Hi, my name is Sean and I am an addict.
I was raised in a middle class family with two working parents and a brother, however none of us were close. I remember the day that I realized I wasn’t like them and I felt different. It felt as if there was a “void,” and those feelings continued through my teenage years until I discovered my solution: drugs. I started hanging out with people who needed to fit in the same as I did, and I walked away from my family and began to isolate. I graduated from high school and went on to post-secondary education. I still felt different trying to fit in wherever possible.
I was successful in my career which allowed me to buy a house and all the toys as well (motor bikes, boats, etc). I then met a beautiful woman who later became my wife. We had two boys together, ages 14 and 16 now. I wanted to have the perfect “white picket fence” house and family, however I still felt that void as I sat there in my beautiful home with my children’s laughter around me.
I would go into my garage when the family was asleep and feed my addiction. I thought everything was great until one day my wife told me to get help with my “problem” I was in so much denial about myself and so close minded to the idea. My best thinking at that point was to walk away and isolate as I’ve done my whole life. I was so self-centered!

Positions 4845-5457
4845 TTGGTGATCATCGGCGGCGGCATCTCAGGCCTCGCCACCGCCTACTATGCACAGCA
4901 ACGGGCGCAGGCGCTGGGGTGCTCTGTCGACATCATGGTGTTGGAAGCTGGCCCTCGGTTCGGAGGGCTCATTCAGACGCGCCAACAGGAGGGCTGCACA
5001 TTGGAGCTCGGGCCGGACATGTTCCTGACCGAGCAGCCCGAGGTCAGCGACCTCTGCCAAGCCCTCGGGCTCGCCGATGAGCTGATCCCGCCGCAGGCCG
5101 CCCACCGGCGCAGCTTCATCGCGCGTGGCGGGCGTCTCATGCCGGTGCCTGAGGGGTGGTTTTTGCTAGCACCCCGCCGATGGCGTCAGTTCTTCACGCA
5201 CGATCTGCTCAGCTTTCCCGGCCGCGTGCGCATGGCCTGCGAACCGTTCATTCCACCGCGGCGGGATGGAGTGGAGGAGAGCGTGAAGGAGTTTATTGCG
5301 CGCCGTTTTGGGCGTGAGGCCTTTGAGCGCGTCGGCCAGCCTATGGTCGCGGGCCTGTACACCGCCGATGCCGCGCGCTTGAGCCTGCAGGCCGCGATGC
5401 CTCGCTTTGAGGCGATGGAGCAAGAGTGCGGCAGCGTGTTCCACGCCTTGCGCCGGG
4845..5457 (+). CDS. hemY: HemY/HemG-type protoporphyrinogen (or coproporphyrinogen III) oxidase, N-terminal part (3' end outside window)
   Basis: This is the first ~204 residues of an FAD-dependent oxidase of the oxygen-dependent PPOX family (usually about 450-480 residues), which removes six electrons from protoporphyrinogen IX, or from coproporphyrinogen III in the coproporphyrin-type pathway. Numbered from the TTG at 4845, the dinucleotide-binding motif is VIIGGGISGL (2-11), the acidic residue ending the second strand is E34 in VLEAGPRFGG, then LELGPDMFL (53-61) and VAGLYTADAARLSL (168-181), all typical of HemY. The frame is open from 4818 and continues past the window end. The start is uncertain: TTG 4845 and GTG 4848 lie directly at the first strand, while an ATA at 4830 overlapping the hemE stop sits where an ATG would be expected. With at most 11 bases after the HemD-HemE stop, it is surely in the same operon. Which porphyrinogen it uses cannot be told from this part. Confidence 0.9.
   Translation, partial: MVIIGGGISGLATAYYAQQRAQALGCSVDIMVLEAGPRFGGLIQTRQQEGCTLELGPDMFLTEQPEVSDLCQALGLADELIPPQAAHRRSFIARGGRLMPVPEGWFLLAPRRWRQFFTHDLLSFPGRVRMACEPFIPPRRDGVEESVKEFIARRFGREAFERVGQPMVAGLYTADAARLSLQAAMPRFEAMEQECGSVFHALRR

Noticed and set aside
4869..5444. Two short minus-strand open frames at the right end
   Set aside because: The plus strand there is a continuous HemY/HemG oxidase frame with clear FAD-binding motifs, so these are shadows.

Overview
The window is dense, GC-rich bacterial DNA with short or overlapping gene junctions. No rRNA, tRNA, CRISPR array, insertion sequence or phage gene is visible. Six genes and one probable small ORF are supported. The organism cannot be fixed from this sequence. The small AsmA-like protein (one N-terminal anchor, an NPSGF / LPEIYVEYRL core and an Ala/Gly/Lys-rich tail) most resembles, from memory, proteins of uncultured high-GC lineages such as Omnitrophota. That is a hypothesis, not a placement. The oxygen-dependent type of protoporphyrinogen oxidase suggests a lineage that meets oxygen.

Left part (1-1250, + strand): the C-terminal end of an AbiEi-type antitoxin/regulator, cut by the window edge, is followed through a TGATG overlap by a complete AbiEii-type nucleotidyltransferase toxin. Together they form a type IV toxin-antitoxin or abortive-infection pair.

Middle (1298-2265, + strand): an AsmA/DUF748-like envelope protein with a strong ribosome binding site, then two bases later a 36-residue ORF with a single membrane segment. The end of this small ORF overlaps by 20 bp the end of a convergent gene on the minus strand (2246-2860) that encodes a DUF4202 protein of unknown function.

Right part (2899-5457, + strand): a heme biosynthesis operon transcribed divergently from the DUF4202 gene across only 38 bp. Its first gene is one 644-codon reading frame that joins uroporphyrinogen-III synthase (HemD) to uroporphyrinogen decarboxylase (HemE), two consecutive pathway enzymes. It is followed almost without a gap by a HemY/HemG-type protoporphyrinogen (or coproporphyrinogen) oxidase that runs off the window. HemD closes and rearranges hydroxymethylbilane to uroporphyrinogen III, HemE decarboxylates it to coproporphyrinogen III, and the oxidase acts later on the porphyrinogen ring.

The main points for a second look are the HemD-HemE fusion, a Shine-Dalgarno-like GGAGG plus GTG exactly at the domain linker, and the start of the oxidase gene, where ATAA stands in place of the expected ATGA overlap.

It took three years of living on the street and in shelters until one day a childhood friend found me and brought me to his home. I had been at my bottom long enough, and I was ready for change.
I remember the day I walked up the front stairs at The Last Door. I was scared, felt alone, and I wanted to run. I had walked into a place that was bursting with positive energy. The music was playing in the kitchen as the guys danced and sang along to the songs. At that point I thought to myself, “I want that feeling.” This was my first “surrender.” I still felt different; however I could relate in some ways and identify with the feelings that others had. I found my new family at The Last Door.
Today, through the process of writing the 12 Steps of Narcotics Anonymous, along with the help of The Last Door, I now have two families. I have stopped the damage and can co-parent with my kids’ mom. I am present physically, emotionally, spiritually, and financially for my children. I have the best relationship I’ve ever had with my parents and brother.
Being in recovery doesn’t stop life from happening, however today I have the tools to deal with “life on life’s terms” situations. I remain teachable.
Thanks Last Door Recovery Society for loving me until I could love myself.
Clean date: January 24, 2008